As we expected, weekdays and weekends emerge from the analysis with two distinct trends. During the central hours of the day, weekdays present three negative peaks at 8:00, 13:00 and 18:00, likely representing commuting and lunch times, while weekends show a smoother curve, reaching a minimum around 14:00, suggesting the citizens are still most likely to go out during the warm hours.
Focusing now on the time Hong Kong residents spent on Wifi during the typhoon, it is evident that Sunday, September 16 was a day out of the ordinary. OpenSignal data shows how smartphones in the city were on average connected to Wifi more than 65% of the time throughout the day of the typhoon. On a normal weekend, time on Wifi would drop to below 40% in the middle of the day. This is clearly a different pattern compared to other weekends, suggesting the vast majority of the residents heeded the authorities’ warnings and took shelter at home.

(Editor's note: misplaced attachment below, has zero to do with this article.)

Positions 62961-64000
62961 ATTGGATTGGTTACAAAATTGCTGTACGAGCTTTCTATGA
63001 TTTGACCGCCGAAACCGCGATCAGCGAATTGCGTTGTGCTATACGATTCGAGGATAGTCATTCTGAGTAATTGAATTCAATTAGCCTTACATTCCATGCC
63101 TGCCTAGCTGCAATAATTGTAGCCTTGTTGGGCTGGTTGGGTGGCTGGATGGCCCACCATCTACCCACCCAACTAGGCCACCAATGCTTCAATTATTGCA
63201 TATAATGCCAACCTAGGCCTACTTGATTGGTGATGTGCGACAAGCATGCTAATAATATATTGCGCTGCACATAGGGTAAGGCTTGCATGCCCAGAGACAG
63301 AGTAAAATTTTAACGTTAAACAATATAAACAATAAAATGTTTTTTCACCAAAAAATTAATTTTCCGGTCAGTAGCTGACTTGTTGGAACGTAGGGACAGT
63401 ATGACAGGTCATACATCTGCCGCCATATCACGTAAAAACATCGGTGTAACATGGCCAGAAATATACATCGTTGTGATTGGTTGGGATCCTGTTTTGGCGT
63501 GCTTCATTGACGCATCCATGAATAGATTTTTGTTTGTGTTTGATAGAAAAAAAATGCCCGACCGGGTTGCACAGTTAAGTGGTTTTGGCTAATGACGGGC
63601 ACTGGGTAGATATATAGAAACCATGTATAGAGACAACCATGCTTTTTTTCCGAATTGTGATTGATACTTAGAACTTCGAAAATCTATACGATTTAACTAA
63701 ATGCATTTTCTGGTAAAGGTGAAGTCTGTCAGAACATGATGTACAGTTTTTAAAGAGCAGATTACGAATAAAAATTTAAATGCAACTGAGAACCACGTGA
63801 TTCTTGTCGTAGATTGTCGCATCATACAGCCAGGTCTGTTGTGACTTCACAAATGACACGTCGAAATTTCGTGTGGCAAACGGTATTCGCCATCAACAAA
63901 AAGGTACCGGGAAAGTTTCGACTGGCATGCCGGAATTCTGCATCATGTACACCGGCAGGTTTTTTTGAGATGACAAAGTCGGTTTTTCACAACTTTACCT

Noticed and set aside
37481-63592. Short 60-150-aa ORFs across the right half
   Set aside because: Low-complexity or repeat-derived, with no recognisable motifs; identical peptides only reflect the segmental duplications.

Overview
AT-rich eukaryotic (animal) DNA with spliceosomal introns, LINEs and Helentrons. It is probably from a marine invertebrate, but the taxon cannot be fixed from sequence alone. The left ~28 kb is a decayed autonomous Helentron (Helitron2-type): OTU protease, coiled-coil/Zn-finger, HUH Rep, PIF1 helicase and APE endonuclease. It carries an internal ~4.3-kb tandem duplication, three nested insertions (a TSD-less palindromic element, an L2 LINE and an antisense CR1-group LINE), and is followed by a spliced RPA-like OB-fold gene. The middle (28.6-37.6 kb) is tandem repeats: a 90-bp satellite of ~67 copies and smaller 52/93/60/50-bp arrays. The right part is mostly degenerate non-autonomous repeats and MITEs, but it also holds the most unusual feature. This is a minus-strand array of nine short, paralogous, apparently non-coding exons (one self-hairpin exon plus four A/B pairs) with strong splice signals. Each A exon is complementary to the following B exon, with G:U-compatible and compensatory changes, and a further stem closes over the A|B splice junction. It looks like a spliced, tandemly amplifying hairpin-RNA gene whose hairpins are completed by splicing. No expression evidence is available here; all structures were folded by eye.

Mobile networks remained available despite the strength of the storm
OpenSignal analyzed more than 47 million measurements collected from over 5,600 mobile devices during the thirty days ending on Sunday, September 16, when the typhoon hit Hong Kong. 4G availability suffered some small bumps during the central hours on Sunday, but the time smartphone users spent connected to 4G did not fall below 90%, which is a remarkably good result given that the average 4G availability during the previous month was 91.6%. This mobile user experience demonstrates the resilience of Hong Kong’s mobile infrastructure.
Such consistent availability could also be partly explained by the strong time on Wifi shown during the storm. In fact, we assume that much of smartphone users’ data traffic was absorbed by the fixed (Wifi) infrastructure, easing the strain on mobile networks and facilitating a good mobile experience for those smartphone users who did venture outside of Wifi range.
Overall, OpenSignal's data indicates that Hong Kong’s smartphone users did not face a significant loss of mobile network experience during the great storm. Mobile proved to be a durable and reliable means of communication, even during extreme weather conditions such as Typhoon Mangkhut.